And there you have it, the not so secret secrets to doing well in your honors band auditions in middle and high school. Practice a bunch at home and make everything sound as good as you can, and then when you get in the audition room, try and relax and play how you practiced. If you get really nervous during auditions, try eating a banana before you go in, as this helps calm your nerves. If you are put in a group warm up room before your audition time, the best thing to do is warm up comfortably and don’t overplay, and try not to compare yourself to others also playing around you. Everyone has experienced the one trumpet player playing really fast and really high, just trying to show off. It might seem daunting while listening to them, but chances are they tire themselves out before the audition and don’t win. And lastly, taking private lessons in middle and high school is almost a must if you really want to make a good chair in the honors bands. A good private teacher will help you make sure your scales and solo are sounding good and give you tips on how to improve your sight reading. Check out our other blog post on private lessons to learn more about them.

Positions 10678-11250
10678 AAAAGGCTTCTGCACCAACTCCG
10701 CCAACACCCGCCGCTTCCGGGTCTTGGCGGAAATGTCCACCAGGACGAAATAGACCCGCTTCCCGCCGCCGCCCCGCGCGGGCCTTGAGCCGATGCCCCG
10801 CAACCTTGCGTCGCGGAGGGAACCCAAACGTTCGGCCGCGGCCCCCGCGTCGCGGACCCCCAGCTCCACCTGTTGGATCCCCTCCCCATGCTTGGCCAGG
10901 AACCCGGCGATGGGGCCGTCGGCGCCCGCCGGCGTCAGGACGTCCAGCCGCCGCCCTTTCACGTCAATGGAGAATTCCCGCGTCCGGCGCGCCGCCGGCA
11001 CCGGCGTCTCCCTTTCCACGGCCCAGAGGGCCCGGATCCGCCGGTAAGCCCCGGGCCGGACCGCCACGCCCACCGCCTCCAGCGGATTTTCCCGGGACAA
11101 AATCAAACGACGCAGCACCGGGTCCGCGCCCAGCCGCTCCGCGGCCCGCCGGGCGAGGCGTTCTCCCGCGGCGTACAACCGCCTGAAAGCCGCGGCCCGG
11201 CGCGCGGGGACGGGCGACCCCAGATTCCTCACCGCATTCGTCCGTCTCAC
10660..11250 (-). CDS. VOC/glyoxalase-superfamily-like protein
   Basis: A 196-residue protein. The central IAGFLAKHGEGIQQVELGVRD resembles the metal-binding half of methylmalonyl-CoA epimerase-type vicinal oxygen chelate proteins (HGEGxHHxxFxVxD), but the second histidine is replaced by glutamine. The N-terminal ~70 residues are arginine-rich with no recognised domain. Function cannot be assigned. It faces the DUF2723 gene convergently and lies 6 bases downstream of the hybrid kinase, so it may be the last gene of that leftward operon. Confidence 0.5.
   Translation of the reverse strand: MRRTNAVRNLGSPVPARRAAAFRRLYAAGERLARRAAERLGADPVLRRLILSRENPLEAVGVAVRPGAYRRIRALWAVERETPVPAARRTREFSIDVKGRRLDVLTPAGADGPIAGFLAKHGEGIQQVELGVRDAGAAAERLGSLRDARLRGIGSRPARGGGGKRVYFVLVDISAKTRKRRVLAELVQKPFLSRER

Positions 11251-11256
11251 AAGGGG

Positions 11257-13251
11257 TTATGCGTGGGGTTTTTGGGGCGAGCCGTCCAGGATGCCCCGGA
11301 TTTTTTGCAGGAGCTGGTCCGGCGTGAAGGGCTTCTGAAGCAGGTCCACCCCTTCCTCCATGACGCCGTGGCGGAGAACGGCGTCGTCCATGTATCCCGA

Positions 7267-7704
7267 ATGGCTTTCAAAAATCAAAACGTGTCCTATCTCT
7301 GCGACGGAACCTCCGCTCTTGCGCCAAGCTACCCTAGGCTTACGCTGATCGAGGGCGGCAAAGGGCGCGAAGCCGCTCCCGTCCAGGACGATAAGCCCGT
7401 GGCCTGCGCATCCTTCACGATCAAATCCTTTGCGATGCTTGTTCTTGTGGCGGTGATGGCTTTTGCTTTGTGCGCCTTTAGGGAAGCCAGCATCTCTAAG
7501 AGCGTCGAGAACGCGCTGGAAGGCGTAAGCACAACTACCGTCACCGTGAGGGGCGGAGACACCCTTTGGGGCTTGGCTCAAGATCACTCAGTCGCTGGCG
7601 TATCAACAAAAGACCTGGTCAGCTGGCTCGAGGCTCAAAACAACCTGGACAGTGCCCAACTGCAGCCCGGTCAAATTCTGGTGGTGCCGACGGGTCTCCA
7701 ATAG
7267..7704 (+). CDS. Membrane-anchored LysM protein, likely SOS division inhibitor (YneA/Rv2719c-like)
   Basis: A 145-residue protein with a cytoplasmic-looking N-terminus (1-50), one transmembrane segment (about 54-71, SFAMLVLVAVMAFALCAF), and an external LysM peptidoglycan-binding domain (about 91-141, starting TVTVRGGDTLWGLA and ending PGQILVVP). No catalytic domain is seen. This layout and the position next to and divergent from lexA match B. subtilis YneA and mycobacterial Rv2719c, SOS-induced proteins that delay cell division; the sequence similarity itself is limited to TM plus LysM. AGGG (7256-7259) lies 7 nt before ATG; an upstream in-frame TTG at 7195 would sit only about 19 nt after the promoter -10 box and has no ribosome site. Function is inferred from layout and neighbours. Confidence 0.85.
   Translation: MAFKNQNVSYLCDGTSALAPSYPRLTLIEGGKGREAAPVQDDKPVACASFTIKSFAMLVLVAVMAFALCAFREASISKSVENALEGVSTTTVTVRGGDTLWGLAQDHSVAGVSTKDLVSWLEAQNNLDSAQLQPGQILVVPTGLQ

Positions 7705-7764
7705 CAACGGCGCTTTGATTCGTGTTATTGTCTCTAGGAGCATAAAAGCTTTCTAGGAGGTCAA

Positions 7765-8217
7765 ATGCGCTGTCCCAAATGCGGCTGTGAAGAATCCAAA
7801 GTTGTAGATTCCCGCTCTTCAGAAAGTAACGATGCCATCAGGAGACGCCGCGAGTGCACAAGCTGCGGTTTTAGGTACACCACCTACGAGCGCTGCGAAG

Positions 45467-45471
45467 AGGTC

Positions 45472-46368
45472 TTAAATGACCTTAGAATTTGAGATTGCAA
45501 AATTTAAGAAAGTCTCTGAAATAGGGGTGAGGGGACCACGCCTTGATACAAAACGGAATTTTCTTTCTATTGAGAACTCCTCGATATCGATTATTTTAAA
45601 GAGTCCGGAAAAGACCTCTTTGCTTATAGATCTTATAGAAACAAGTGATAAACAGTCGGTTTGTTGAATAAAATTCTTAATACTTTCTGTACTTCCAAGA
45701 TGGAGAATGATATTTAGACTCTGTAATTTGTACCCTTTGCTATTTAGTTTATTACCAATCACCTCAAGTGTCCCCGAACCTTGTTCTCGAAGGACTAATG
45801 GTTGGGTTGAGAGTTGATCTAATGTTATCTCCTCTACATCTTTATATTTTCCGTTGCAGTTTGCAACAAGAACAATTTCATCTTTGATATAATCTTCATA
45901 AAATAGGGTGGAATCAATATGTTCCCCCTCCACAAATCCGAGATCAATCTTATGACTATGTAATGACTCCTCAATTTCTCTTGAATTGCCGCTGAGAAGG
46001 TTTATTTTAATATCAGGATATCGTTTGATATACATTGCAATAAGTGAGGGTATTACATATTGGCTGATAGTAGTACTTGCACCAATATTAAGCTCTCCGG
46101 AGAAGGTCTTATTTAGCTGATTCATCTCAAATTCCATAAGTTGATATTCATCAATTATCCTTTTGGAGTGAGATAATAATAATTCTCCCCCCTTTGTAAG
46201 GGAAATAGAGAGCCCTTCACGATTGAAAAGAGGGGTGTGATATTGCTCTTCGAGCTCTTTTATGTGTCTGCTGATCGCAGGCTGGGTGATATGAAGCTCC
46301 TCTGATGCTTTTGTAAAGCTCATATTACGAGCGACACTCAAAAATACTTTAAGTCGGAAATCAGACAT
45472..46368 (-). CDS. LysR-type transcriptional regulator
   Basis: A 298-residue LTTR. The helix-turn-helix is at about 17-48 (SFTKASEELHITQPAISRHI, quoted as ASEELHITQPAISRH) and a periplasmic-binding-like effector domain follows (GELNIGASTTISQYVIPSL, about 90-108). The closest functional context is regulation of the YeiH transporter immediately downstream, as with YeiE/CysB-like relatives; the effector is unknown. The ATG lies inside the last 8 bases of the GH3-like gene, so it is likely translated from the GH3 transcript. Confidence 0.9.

Above, we focused on middle and high school honors bands, but if you’re thinking of majoring in music in college, you’ll have to audition for the school in order to get into the program. From slightly embarrassing past experience, there are some important things to know about college auditions. The playing aspects are similar to honors band auditions in that you’ll have to play a solo or two, but you may or may not have to play scales as well. When looking into possible colleges, you will want to try and go take a lesson with the professor you will be studying with for the next hopefully four years to see if you like their teaching style. This is also a good time to find out exactly what they expect of you for the audition. Some colleges want you to play scales, some don’t, so it’s best to find out what they want. They will also want you to play a solo or etude and possibly excerpts from orchestra or band pieces. When the audition comes around, make sure you arrive with plenty of time to spare and know where to park, and unlike honors band auditions that are blind with the judges turned away from you, your future professor and other music professors will be facing and talking with you, so dress formally and be ready to answer questions like why you want to come to their school. Making a good first impression could be the difference between getting in or not or getting any amount of scholarship money.That does it for another blog post on auditioning! Just like a job interview, you have a very short time to display all of the hard work you put into your craft. Make it the best experience you can by using these tips and impress the judges. Practice what you need to beforehand, and when the audition rolls around, relax, play how you practice, and good luck!